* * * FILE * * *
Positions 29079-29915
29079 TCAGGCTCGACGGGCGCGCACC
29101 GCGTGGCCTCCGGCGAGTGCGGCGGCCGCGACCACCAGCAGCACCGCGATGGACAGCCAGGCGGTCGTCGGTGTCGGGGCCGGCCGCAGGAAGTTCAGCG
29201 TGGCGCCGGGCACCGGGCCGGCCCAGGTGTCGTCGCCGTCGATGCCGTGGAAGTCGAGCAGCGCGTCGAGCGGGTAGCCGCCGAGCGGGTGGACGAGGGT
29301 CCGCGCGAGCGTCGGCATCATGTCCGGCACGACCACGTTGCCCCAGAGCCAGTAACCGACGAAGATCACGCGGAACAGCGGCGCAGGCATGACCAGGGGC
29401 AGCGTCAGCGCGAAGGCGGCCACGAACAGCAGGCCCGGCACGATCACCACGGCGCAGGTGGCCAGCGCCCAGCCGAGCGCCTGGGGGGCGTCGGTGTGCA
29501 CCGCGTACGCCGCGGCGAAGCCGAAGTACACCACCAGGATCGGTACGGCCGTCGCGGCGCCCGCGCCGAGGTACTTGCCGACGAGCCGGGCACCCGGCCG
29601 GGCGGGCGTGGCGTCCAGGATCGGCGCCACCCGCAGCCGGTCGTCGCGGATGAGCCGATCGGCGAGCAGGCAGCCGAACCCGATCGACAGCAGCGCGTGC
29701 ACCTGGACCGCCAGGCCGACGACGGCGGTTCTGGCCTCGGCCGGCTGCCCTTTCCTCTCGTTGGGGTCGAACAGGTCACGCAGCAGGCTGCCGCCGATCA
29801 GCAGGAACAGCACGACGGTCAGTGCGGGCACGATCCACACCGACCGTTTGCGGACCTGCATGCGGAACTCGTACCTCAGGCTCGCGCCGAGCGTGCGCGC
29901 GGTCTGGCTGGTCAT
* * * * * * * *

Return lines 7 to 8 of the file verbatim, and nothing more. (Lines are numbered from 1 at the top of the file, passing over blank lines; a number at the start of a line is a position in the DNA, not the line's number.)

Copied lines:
29501 CCGCGTACGCCGCGGCGAAGCCGAAGTACACCACCAGGATCGGTACGGCCGTCGCGGCGCCCGCGCCGAGGTACTTGCCGACGAGCCGGGCACCCGGCCG
29601 GGCGGGCGTGGCGTCCAGGATCGGCGCCACCCGCAGCCGGTCGTCGCGGATGAGCCGATCGGCGAGCAGGCAGCCGAACCCGATCGACAGCAGCGCGTGC